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Thursday, January 19, 2006 

Epstein on School Choice and Some Thoughts on the MPS Problem

Legal scholar and Chicago law prof. Richard Epstein takes a look at the recent Florida Supreme Court decision striking down their school voucher program. He sums up the issue nicely...
...state protected monopolies tend to be sluggish and unresponsive, especially when they are beholden as a matter of state law to recognize and negotiate over the terms and conditions of employment with strong teachers' unions. The results in question are not surprising. System-wide failure that translates itself into expensive and unresponsive education that works far better for the well-to-do families that live in the suburbs than for the urban poor who have neither the wealth nor clout to escape the system.
That's the problem. If you are too poor to move to a better area or too poor to pay for private school out of pocket, you're stuck.

Epstein points out another basic problem...
The ability of parents to opt out of public education and finance their children's education privately is an important check on the state monopoly-an option that is frequently exercised in the form of home schooling programs. But that option still has the unfortunate consequence that, by removing one'’s own children from the school system, parents do nothing to reduce their tax burdens to support the education supplied to other students who choose to remain in the public school system-—or who are trapped by it. Put simply, the escape from the public school system comes at the cost of double taxation.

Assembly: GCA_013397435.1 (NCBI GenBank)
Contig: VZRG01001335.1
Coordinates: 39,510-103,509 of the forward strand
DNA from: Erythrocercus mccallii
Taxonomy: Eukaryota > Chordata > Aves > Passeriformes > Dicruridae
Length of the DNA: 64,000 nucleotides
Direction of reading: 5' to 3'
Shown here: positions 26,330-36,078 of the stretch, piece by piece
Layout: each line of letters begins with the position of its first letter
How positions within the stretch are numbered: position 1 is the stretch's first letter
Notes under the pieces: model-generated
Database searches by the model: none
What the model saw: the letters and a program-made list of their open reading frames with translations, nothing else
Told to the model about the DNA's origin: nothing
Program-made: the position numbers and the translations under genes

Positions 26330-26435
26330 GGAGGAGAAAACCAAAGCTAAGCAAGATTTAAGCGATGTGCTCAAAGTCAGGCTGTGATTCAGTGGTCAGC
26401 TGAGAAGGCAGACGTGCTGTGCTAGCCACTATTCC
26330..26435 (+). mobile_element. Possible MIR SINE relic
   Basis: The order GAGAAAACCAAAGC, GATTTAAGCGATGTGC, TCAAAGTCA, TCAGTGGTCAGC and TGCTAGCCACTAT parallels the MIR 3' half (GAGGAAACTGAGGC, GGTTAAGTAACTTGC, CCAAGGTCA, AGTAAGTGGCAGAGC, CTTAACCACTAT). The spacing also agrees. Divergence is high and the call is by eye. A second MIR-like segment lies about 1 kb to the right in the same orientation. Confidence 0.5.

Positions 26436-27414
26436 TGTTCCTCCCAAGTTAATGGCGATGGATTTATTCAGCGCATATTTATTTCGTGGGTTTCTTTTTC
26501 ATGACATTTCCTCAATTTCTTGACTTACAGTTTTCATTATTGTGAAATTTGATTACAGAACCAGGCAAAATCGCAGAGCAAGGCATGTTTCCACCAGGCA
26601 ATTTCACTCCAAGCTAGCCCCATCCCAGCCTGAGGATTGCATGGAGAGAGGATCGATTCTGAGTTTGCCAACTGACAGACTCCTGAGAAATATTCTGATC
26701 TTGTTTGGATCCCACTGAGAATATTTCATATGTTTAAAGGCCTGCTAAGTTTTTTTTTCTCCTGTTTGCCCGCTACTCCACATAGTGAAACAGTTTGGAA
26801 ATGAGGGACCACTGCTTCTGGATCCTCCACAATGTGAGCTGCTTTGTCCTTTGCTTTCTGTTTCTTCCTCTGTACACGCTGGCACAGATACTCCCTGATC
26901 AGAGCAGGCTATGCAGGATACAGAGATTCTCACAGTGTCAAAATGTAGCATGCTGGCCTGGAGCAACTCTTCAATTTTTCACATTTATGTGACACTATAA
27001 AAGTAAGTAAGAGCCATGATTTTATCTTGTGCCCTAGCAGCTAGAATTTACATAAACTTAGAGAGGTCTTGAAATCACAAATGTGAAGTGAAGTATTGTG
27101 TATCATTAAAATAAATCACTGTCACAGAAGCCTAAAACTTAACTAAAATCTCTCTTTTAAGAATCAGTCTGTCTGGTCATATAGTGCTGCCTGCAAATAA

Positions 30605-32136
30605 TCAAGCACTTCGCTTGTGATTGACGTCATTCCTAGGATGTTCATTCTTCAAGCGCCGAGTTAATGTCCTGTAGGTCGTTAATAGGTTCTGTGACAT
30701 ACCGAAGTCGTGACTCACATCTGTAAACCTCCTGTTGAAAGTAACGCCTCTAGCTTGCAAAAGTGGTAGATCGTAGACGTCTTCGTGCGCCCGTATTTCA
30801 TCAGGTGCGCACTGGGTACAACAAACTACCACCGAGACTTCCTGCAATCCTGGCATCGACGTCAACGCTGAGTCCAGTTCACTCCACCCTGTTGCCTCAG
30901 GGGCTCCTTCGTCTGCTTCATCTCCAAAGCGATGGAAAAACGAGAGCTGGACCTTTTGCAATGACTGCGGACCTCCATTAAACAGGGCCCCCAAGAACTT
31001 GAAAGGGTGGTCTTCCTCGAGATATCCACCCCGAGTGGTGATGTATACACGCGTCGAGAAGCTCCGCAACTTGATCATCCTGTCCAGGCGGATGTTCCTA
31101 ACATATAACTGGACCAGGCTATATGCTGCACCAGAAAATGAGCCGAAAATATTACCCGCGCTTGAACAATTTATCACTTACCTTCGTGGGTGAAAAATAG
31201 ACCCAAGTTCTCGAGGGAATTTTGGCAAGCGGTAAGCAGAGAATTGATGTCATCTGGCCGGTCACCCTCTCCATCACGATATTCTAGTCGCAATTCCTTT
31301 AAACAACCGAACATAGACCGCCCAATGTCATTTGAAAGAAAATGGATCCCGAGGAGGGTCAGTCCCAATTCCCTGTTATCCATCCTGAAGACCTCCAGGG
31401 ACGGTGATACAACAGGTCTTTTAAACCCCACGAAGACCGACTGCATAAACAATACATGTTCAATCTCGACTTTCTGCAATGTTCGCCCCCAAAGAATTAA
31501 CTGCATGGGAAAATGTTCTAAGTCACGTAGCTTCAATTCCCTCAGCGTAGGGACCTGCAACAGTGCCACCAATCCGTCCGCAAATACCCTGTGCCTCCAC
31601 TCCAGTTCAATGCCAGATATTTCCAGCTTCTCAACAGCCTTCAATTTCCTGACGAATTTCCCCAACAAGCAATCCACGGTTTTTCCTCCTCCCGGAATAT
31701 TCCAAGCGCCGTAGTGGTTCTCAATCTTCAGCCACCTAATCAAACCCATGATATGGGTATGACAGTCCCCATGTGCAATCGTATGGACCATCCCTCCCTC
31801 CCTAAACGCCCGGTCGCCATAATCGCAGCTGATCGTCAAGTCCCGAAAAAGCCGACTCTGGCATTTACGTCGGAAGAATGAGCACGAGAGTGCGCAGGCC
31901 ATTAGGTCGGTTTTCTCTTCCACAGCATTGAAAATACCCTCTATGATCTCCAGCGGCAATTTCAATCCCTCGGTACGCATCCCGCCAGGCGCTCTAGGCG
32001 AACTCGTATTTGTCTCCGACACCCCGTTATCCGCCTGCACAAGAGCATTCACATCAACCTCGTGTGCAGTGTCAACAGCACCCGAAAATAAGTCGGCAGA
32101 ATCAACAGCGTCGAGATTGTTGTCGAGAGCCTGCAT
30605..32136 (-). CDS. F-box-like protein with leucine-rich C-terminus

The people who can afford to pay for private schools still have to pay money into the public education system, a system so broken and unacceptable that they've chosen to abandon it. That's sort of like shipping a box via FedEx but still having to pay the US Postal Service too. Yes, USPS is a government service, but that doesn't mean you should be forced to support it. Also notice that USPS was once a monopoly too. When they had no competition, they couldn't get a package to its destination overnight. Opening the marketplace to a little friendly competition put the spurs to USPS. Now, overnight delivery is available.

Epstein turns to the Florida case specifically. The court said that the provision in their state constitution that forced the state to provide "by law for a uniform, efficient, safe, secure, and high quality system of free public schools that allows students to obtain a high quality education" didn't have room for a voucher program. Epstein pokes a little fun at the wording of the constitution itself...
The first of these illustrates the danger of adopting hortatory constitutional provisions that promise particular level of state services as opposed to the allocation of powers and responsibilities that are the traditional fare of most constitutions. These Soviet-style provisions of positive rights are always honored more in the breach than in the observance, for there is no way that any constitutional document can guarantee the supply of the need level of resources or expertise, let alone the desired level of services.
Why on earth do we want the courts deciding what an "efficient" school is, or a "secure" school? Florida just drafted a weird constitution.